In this course, Dr. Sarah Wayland provides a thorough explanation of the ambiguous loss inherent in the experience of a missing person. She examines the issue from the perspective of families of the missing person, the role of police and the media, and what mental health helpers need to know in order to provide the most effective support.
About this course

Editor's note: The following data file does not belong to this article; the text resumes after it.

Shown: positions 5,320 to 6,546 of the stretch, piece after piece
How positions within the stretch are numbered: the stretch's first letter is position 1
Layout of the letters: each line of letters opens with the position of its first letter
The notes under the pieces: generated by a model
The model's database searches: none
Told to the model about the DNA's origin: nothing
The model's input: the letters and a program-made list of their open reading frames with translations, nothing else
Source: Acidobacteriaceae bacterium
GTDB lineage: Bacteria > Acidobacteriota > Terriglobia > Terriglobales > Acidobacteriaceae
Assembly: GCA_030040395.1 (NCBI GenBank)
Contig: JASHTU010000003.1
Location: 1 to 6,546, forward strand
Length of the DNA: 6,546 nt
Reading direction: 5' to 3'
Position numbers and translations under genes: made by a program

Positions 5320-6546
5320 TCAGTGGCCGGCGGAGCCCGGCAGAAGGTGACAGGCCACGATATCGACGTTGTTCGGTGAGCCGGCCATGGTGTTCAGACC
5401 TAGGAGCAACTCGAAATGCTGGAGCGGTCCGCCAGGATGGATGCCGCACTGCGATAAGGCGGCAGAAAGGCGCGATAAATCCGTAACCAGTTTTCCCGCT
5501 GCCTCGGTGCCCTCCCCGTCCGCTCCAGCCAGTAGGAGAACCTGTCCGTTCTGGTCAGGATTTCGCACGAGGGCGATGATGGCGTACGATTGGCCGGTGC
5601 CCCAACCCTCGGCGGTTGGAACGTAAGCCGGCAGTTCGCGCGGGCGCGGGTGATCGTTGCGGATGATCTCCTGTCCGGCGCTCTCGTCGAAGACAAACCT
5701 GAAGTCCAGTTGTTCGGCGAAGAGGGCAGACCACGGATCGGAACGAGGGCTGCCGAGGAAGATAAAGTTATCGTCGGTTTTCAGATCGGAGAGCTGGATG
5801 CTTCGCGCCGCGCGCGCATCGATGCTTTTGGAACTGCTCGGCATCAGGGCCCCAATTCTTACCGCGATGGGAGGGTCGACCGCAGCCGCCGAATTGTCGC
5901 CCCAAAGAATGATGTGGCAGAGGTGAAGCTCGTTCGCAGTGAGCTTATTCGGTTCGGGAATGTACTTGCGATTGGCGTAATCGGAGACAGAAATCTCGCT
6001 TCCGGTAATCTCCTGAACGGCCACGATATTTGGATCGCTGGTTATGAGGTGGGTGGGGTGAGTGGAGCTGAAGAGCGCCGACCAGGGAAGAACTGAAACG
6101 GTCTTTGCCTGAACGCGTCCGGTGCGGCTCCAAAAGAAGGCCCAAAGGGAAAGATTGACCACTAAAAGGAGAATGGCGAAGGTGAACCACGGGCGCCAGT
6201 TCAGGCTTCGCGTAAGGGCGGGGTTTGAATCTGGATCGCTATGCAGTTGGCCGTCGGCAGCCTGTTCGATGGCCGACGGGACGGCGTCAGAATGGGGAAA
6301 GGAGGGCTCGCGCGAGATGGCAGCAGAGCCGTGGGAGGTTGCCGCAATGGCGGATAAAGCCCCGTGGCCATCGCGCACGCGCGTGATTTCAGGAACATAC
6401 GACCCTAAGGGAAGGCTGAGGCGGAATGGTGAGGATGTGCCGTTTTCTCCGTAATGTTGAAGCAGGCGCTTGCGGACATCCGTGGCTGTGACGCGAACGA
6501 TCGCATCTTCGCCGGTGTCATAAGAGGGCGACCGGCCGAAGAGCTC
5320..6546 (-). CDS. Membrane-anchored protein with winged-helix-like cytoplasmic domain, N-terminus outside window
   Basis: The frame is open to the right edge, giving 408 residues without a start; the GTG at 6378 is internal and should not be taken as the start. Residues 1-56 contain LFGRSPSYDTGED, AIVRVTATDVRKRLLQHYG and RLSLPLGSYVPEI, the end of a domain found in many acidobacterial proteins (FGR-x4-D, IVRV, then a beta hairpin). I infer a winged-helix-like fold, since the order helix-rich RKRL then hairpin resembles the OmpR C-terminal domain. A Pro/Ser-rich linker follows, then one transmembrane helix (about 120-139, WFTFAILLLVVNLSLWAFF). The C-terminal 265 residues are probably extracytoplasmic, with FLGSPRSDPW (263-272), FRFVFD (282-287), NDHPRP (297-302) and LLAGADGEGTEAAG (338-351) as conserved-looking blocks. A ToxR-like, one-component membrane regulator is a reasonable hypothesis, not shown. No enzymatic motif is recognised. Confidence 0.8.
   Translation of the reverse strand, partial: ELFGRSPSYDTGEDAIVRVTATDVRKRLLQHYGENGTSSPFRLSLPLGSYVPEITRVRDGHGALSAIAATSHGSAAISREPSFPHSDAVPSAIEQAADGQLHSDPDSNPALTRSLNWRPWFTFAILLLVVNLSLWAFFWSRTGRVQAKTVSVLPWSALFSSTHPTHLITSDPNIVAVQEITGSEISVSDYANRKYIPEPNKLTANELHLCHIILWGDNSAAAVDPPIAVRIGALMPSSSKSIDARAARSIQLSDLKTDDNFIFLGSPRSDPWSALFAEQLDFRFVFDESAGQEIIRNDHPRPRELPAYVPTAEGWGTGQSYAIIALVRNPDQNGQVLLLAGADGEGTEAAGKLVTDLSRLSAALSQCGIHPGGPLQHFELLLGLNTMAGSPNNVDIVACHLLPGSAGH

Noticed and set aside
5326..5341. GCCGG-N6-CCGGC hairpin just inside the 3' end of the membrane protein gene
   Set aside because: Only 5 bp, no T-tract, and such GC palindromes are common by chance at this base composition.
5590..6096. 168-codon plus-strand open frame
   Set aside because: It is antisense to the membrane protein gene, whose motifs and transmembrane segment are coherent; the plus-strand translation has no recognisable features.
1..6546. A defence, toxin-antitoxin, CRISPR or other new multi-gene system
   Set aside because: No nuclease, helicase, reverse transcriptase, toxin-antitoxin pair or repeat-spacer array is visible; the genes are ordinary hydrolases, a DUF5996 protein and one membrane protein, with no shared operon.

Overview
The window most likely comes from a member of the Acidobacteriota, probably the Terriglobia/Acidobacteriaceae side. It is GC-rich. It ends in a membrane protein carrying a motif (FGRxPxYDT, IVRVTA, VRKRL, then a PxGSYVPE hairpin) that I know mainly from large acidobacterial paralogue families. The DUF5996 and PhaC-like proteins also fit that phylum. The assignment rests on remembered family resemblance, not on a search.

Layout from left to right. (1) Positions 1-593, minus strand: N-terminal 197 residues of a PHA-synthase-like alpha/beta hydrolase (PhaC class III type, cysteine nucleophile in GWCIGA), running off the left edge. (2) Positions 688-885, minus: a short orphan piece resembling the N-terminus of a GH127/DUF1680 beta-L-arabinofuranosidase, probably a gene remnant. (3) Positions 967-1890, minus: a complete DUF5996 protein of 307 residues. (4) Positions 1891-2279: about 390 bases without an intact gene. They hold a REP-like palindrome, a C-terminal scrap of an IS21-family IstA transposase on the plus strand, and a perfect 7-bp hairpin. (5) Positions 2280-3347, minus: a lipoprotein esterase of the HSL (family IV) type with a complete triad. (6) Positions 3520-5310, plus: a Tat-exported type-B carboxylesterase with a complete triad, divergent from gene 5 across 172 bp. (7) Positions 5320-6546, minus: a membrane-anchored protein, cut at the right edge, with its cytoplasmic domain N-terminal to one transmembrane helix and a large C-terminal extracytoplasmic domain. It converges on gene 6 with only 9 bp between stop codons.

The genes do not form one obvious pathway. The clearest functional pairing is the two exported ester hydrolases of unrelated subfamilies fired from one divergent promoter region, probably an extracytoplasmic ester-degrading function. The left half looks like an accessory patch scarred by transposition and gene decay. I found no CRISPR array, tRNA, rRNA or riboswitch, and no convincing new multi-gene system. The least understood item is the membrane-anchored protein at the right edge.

In this course, ambiguous loss expert Dr. Sarah Wayland notes that 51,000 missing persons reports are recorded by the police every year in Australia, and though there are many reasons people go missing, the experiences of those left behind have some common denominators which police, the media, and mental health helpers need to understand if they would be effective in supporting those who are experiencing ambiguous loss. Dr. Wayland details the types of circumstances that shape a person’s experience of this loss and outlines common reactions of those left behind at both early and ongoing stages of a person being missing. Misconceptions abound and ambiguous loss generates complicated, disenfranchised, and anticipatory grief; Dr. Wayland emphasises that the way to not fall afoul of the misconceptions is to listen to the people left behind as they describe their experience and respond to that.